The most common question I ask when talking to a chef for a column or a TV episode of “Eat It and Like It” is, “What is your favorite dish on the menu?”
I can never get a straight answer. Never. The reality is, they wouldn’t put an item on their menu if they didn’t love it, right?
Typical answers are, “Well, it depends on my mood, depends on season.” I don’t get many straight answers. Part of the gig, right? Now, I actually get it.
Shoe? Meet other foot.
I’ve probably been asked ohhh about 25 times since September, “What is your favorite restaurant in Savannah?”
“Well, it depends on my mood, season, what I am looking for,” I say. “Do I have friends in town?” And on and on and on.
There are so many great meals in Savannah, so many places to Eat and Like or Eat and Love very much.
Enter Restaurant Week: the twice-a-year celebration of Savannah’s best. It’s a celebration because it gives you the opportunity to try them at a very reasonable cost.
Three courses for $30 at a good number of Savannah’s best restaurants? Nothing short of an incredible deal.
You can find a list of them at dining.savannahnow.com. I won’t go down the list — if you enjoy dining out in Savannah, then you know all about them and probably have a favorite. It’s impossible to pick one because you love so many, right? Tough, tough choices if you were only to pick one or two places to enjoy during Restaurant Week.
Well, I am going to do it.
Alligator Soul opened on Barnard Street near Broughton in 2003, headed up by Hilary and Maureen Craig. Five years later, Christopher DiNello became a partner and executive chef, and there’s been no looking back. I got to meet Chef Christopher back in the fall, and I gotta tell you, the man was pretty intense. Not in a bad way, at all, but you can just hear the passion for what he does in the way he talks about it.
I meet chefs all over the South while shooting “Eat It and Like It,” and just like any other profession there are different personalities. A good analogy would be actors. Sometimes you meet Robin Williams, sometimes you meet Robert DiNiro. Each of them exceptional at what they do with completely different approaches. Chef Chris is definitely in the DiNiro camp. Focused, engaging, very personable and a nice guy. That absolutely carries over into every bite you take when you are in his restaurant.
The menu at the Soul, as they like to call it, is fairly traditional, but aggressively non-traditional. Does that even make sense? Yes, you will find shrimp and grits, wonderful scallops, beef tenderloin, and all the usual suspects you will find anywhere else, but what tends to jump out at me are their “exotic” offerings. On any given night at Alligator Soul you can have yak, antelope, kangaroo, ostrich and on and on. You can find the list online — alligatorsoul.com — and it is quite impressive. It is diversity at its Southern finest. and definitely worth trying if you have the opportunity.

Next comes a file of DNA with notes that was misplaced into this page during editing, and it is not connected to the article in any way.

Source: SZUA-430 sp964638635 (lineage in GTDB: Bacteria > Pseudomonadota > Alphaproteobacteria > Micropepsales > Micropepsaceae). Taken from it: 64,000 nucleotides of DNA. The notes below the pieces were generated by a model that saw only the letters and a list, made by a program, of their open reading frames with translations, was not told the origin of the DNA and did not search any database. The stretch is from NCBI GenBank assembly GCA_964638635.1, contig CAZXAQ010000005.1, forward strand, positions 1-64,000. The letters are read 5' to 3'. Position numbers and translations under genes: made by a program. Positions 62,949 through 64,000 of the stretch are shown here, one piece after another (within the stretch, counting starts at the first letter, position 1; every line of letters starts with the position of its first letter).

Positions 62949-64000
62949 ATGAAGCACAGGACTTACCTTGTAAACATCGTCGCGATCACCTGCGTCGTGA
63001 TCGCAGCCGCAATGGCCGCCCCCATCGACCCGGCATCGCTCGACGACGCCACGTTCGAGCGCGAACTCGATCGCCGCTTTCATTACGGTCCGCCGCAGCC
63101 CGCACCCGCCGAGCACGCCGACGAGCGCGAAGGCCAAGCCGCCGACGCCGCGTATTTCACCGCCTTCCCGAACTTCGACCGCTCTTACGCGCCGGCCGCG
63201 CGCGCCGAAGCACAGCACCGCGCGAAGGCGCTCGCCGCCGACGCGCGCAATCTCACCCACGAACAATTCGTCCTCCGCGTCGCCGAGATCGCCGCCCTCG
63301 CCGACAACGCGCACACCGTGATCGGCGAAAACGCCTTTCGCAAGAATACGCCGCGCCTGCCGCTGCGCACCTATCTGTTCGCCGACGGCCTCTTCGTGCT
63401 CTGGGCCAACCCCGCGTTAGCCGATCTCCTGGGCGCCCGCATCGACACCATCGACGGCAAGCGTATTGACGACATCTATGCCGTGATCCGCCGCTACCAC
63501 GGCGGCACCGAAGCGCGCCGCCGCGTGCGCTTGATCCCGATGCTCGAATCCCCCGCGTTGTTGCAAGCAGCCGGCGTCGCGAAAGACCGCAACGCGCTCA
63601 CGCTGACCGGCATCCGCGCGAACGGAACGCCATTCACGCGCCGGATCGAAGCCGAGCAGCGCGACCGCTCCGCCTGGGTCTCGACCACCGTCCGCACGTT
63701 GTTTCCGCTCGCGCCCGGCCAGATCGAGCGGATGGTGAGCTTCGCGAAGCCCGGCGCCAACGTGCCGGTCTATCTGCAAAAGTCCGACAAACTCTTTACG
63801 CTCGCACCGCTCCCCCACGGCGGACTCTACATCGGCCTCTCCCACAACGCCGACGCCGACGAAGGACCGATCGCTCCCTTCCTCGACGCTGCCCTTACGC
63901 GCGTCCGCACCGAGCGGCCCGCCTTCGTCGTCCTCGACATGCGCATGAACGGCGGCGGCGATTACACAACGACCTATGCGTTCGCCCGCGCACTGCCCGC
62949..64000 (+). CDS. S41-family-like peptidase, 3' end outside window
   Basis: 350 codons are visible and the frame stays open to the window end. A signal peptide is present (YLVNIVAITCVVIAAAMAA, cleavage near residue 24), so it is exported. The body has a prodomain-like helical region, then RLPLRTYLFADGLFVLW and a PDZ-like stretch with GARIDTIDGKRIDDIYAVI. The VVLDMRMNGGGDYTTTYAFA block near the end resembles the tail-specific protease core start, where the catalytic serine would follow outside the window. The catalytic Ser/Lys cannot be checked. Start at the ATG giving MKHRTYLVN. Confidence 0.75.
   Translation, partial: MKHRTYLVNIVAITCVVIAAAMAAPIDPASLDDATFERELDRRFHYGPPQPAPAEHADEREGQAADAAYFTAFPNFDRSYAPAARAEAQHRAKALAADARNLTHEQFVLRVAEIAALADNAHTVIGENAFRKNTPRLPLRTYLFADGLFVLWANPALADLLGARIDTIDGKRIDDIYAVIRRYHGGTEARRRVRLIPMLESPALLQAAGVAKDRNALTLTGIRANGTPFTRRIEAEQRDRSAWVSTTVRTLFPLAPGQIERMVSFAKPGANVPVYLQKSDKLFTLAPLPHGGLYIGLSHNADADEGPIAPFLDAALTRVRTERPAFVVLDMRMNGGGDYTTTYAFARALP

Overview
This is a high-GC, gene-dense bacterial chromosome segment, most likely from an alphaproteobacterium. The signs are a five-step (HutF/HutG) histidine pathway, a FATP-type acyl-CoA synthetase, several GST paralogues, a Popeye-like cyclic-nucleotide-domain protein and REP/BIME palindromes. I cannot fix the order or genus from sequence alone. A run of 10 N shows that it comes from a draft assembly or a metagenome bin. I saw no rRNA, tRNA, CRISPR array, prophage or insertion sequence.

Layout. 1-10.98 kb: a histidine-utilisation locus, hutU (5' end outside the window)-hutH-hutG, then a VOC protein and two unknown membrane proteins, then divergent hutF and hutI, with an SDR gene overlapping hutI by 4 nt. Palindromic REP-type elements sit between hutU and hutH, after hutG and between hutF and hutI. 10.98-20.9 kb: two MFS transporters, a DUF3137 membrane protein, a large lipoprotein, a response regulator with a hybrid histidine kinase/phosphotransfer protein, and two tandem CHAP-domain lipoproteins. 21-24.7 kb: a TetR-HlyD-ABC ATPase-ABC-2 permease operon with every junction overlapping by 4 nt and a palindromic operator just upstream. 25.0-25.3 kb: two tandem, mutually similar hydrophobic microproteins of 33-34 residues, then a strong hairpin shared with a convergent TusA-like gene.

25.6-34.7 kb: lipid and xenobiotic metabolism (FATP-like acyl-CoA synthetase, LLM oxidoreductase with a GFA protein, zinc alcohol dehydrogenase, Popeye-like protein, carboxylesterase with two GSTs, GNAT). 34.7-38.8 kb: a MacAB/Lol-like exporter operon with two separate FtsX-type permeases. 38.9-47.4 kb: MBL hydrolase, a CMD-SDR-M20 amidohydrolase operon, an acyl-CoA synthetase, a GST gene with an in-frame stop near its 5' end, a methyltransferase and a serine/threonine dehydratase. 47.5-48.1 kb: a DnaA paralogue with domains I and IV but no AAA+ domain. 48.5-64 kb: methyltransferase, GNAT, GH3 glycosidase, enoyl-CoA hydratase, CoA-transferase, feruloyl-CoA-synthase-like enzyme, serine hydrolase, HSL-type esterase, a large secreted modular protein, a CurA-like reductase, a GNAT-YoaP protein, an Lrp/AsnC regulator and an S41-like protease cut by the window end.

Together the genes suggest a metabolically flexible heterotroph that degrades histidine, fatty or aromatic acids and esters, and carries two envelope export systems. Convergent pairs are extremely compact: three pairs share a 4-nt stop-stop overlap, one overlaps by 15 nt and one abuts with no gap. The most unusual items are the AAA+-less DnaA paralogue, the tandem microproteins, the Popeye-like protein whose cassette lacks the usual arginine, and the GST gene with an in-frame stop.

Two times in the past few months we have been in and were offered an antelope stew complete with okra and stewed tomatoes. Another time we were offered a “Wellington” type puff pastry stuffed with guinea hen, bison and ostrich. I had never had anything like that before, and if you weren’t told it was “exotic” you’d never know either.
Unbelievably good. Every time.
Don’t be intimidated by any of this. Alligator Soul isn’t some odd place with odd offerings, it is only a portion of the menu. The more traditional offerings that I have had (including a duck jambalaya this past weekend) was p.e.r.f.e.c.t. in every sense. They even take care of vegetarian guests. I’ve seen it happen. A lot of times a restaurant will treat a vegetarian like a second-class citizen when they order. Alligator Soul does not. Everyone gets the same amount of love and attention.
Restaurant Week is growing — the names on the list of participating restaurants Jan. 25-Feb. 3 continues to get more and more impressive. It’s nice to see. Also nice to have the community support it during what would otherwise be a “slow” season in Savannah ahead of Valentine’s Day and St. Patrick’s Day.
I will be eating out and saving some money in the process. Three courses for $30 is pretty tough to beat at any of the places taking part. At Alligator Soul and a couple of others, it is an absolute steal — and a must try.
Here’s hoping you do.
• Blowin’ Smoke BBQ on MLK is going bye bye from that spot. The popular spot on Martin Luther King Jr. Boulevard is changing hands. I am told a group of out-of-town investors are going to try their hand in the same location — headed up by the same folks who operate Taco Abajo on Broughton Street. Let’s hope they can make it work and give that downtown corridor the shot in the arm it needs. I am told that Blowin’ Smoke will be moving to a new location in Savannah soon. They are shutting down on MLK on Feb. 23, then relocating to the old Sol spot on Habersham in the Victorian District. They’re hoping to have the doors open on Habersham by mid-March.
• At least something else is going into that space. No word yet on what will become of Sammy Greens. The popular slider shop on Abercorn Street recently shut its doors quietly with an announcement on Facebook. Their website is still working as of this writing, but they are definitely closed.
• Ronald McDonald House is looking for participants in their annual Battle of the Bakers competition. Do you enjoy baking and raising money for great causes? Give them a call: 912-350-7641.